Indonesia: Tiger shot dead, chopped up, eaten

Apriadi Gunawan, The Jakarta Post 10 Mar 16;

A female Sumatran tiger has been shot dead after wandering into a village in North Tapanuli regency, North Sumatra, according to the North Sumatra Natural Resource Conservation Agency (BKSDA).

The agency’s protection, preservation and mapping section head, Joko Iswanto, told The Jakarta Post on Wednesday that residents of Silantom Tong village had had the beast shot, then butchered it.

“Only the head remains; we’re keeping it safe at the BKSDA office in Medan,” Joko said.

His office, he added, had not yet ascertained the age of the ill-fated animal, but said that going by the size of its head, it was an adult.

According to reports compiled by Joko, the tiger was caught in a trap set by villagers.

It managed to free itself, but instead of fleeing back into the jungle, the tiger instead made its way into the village.

The tiger reportedly roamed the streets of the village for some time, unnerving residents, who reported the sighting to the police.

R. Simatupang, a resident of Silantom Tong, said that he and his fellow villagers had asked the police to shoot the tiger; once the tiger was dead, the villagers dismembered and diced the carcass, distributing the meat to the settlement’s households to be eaten.

Locals refer to such practices as binda.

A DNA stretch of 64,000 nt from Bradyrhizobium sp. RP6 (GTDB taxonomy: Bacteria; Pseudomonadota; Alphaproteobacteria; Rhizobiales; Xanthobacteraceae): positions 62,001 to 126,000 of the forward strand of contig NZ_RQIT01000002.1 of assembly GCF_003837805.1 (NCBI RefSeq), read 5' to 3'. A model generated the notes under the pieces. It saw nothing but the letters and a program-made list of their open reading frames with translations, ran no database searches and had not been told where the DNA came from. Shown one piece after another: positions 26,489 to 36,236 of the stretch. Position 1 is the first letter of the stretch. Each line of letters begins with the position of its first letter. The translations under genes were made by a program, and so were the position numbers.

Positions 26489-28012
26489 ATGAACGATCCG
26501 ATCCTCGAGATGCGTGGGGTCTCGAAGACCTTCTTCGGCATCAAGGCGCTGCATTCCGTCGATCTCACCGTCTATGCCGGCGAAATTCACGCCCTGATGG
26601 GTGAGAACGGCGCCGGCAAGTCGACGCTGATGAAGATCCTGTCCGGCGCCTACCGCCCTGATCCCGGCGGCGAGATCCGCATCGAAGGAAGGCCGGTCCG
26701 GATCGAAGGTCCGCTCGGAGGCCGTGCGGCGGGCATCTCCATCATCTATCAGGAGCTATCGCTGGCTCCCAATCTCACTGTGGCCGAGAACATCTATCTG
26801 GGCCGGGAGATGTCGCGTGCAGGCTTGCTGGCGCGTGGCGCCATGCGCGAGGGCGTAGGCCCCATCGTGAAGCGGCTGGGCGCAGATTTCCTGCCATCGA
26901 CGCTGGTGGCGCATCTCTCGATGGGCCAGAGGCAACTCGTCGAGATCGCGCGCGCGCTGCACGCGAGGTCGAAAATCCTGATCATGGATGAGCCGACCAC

“Binda is a traditional way to treat wild animals — we cut them into pieces and distribute the meat,” Simatupang said.

He would not be surprised, he added, to see further tigers enter the village, which is located on the edge of the jungle.

“We hope the [local] forestry agency and security officers will determine the whereabouts of tigers in the forest near Silantom and stop them from disturbing people,” Simatupang said.

Joko, meanwhile, said that the tiger was a victim of growing conflict between humankind and other species, as its habitat had been destroyed by illegal logging.

“Tigers are forced to leave their natural habitats because the forest and surroundings are being damaged by illegal logging,” Joko said.

He added that the conflict between tigers and humans had claimed numerous lives on both sides.

In 2014, a Sumatran tiger was speared to death by people in Toba Samosir regency.

Last year, a 5-year-old tiger almost died after one of its legs was amputated. The leg was decaying after being caught in a trap set by residents of Batu Madinding subdistrict in Mandailing Natal regency.

In terms of human fatalities, Joko said, at least eight people living in the environs of Batang Gadis National Park (TNBG) in North Sumatra had reportedly been killed in tiger attacks between 2008 and 2014.

The population of Sumatran tigers in the park is thought to stand at between 10 and 19.

The Switzerland-based International Union for the Conservation of Nature (IUCN) has listed the Sumatran tiger as a critically endangered species since 1996.

The organization has reported that the species is struggling with habitat loss amid the expansion of oil palm and acacia plantations, as well as illegal trading, primarily for the domestic market.

Poachers frequently hunt the tigers, which are native to the vast and diverse habitats of Sumatra, as their body parts fetch high prices for use in traditional medicines in Asia.

Data from the BKSDA show that the population of Sumatran tigers in the wild currently stands at around 400 across the entirety of the island of Sumatra.

Death of rare Sumatran tiger draws ire, scorn
Apriadi Gunawan, The Jakarta Post 11 Mar 16;

Enviromental activists have condemned the killing and butchering of a Sumatran tiger by residents of Silantom Tonga village in North Tapanuli regency, North Sumatra.